At Costhetics, we have a love-hate relationship with fat. While we could happily do without the fat that stubbornly attaches itself to our midsections, hips, thighs, and bottoms, we’re eager to hang on to the fat in our faces. Changes in facial fat and volume occur gradually over a lifetime. The hollow, sunken-in features that volume loss produces can make us look old before our time.
3 Ways to Slow Down Facial Volume Loss
Fat loss occurs on both a superficial level of the skin and at a deeper level, too. You can’t stop fat from migrating entirely, but you can put the brakes on this ageing process with a few simple lifestyle alterations, or the help of a skilled aesthetic professional.
Here are three reasons your face may be losing volume and what you can do about it.
- Yo-Yo Dieting, Extreme Exercise & Facial Volume Loss – One of the biggest problems with weight loss efforts is that they can’t be targeted. So if you yo-yo diet or workout like a maniac in order to slim down your middle or bottom, you will end up reducing the amount of fat on your face as well.
Exercise buffs who constantly burn off a high number of calories may feel healthy, but they often look older than they are. That’s because losing and gaining weight over and over again puts strain on the ligaments that support the tissues in the face. Like an over-worked rubber band, they eventually lose elasticity, which, in turn, affects facial fullness.
Diet and exercise in moderation will keep your face looking its best.
- SPF & Facial Volume Loss – The UV rays of the sun which cause skin cancer do not directly contribute to fat loss. However, the sun does speed up the breakdown of collagen and elastin in the skin. When that breakdown occurs, the overall condition of the skin is affected and the loss of fat can be accentuated. Don’t forget your sunscreen, even on cloudy days.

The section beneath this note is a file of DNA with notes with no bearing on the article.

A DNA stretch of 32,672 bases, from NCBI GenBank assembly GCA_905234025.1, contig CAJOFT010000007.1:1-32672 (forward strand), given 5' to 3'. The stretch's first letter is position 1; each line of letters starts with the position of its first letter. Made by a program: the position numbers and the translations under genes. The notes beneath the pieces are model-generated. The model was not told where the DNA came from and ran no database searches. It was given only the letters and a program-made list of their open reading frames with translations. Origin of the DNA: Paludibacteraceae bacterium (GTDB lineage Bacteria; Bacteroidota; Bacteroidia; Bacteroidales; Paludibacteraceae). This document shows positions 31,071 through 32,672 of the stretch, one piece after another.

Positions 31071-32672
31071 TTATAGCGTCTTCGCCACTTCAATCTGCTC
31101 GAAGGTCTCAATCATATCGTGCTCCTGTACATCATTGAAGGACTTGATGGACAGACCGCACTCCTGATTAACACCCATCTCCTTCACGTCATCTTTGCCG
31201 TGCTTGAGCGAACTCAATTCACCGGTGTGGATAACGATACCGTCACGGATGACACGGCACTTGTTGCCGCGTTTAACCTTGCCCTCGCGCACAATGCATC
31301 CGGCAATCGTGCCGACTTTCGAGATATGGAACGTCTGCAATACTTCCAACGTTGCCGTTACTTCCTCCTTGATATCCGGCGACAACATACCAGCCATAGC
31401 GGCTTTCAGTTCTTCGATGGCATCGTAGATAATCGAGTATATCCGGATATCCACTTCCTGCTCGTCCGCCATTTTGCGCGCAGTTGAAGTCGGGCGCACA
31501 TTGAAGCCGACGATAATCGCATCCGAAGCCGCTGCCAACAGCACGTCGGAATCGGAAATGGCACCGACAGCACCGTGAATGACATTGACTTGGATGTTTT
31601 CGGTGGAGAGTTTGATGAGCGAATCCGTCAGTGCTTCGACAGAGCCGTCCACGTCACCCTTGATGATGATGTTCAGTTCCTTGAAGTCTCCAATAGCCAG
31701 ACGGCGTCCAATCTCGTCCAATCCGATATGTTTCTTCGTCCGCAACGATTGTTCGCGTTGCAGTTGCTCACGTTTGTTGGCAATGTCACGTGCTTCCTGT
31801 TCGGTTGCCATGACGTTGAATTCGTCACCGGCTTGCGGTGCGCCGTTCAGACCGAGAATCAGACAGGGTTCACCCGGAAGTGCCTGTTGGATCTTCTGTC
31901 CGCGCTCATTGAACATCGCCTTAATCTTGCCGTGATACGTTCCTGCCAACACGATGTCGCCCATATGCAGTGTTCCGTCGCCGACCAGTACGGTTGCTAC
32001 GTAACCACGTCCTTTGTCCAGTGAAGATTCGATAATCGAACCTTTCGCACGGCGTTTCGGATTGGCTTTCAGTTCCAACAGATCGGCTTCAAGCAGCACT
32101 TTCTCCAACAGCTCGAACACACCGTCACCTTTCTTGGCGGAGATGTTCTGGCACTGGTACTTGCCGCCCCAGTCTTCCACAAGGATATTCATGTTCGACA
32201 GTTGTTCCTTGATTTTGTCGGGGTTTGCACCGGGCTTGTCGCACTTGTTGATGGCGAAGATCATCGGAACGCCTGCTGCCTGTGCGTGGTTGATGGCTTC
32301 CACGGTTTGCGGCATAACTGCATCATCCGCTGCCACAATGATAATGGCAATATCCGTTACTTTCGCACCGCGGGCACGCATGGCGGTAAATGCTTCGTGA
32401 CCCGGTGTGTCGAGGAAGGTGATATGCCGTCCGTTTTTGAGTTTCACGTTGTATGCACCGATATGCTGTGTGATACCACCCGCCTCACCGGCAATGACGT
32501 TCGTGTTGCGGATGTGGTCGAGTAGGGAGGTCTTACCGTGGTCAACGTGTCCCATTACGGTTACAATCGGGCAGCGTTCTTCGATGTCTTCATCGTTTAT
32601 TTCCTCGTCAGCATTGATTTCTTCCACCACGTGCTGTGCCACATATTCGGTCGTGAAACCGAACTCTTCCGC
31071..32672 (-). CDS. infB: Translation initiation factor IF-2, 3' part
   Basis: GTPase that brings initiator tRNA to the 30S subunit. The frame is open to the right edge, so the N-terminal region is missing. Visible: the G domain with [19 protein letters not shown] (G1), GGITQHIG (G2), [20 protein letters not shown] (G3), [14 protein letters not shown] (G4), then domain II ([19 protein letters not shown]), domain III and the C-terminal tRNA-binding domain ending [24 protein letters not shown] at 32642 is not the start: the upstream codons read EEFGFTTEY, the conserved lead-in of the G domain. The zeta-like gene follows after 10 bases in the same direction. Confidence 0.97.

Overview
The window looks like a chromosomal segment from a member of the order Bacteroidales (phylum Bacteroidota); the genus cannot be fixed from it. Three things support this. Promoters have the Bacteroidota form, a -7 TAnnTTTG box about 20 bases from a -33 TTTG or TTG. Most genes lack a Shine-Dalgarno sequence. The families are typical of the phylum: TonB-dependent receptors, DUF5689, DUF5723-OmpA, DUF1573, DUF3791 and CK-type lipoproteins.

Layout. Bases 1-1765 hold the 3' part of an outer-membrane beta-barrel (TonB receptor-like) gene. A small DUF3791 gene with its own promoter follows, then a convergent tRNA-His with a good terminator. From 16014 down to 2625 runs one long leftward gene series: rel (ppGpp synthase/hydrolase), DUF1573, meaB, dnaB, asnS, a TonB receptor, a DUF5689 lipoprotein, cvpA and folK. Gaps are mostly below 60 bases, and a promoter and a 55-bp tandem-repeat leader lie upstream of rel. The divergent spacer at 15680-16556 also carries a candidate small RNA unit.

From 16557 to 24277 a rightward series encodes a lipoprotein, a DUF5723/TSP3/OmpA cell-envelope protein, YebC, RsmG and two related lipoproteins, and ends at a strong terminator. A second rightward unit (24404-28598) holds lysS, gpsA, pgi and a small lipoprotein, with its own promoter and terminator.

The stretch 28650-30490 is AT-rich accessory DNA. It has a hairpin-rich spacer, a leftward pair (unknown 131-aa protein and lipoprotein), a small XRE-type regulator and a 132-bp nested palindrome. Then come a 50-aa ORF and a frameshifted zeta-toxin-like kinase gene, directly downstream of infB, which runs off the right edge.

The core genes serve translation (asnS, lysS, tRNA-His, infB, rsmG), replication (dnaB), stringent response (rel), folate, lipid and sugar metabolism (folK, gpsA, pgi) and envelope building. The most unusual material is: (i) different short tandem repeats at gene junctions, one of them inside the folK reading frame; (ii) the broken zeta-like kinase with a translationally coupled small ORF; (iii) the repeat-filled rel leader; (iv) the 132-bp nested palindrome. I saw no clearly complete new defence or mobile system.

- Oestrogen & Facial Volume Loss – The female hormone oestrogen is responsible, in part, for changes in the amount and quality of fat. As women approach menopause and hormone levels begin to dip, fat starts to thin out and facial volume is lost.
Talk to your doctor about oestrogen levels, and ask whether hormone therapy may be right for you.
- A Thin Frame & Facial Volume Loss – Many people say “You can’t be too rich or too thin.” In fact, however, you can be too thin. For people with little facial fat to begin with, volume loss due to the ageing process presents an even thornier problem. Over time, as the limited amounts of fat begin to diminish, a thin person can begin to look extremely haggard.
Consider cosmetic enhancement treatments such as dermal fillers to add volume.
- Bone Loss & Facial Volume Loss – As we move into our senior years, we lose bone mass throughout the body, including in our faces. The loss of bone and the atrophy of ageing muscles alters the underlying structure of the face. The result can be a collapsed look in the cheekbones and mid-face.
A surgical facelift with accompanying procedures can help everyone look their best for years to come.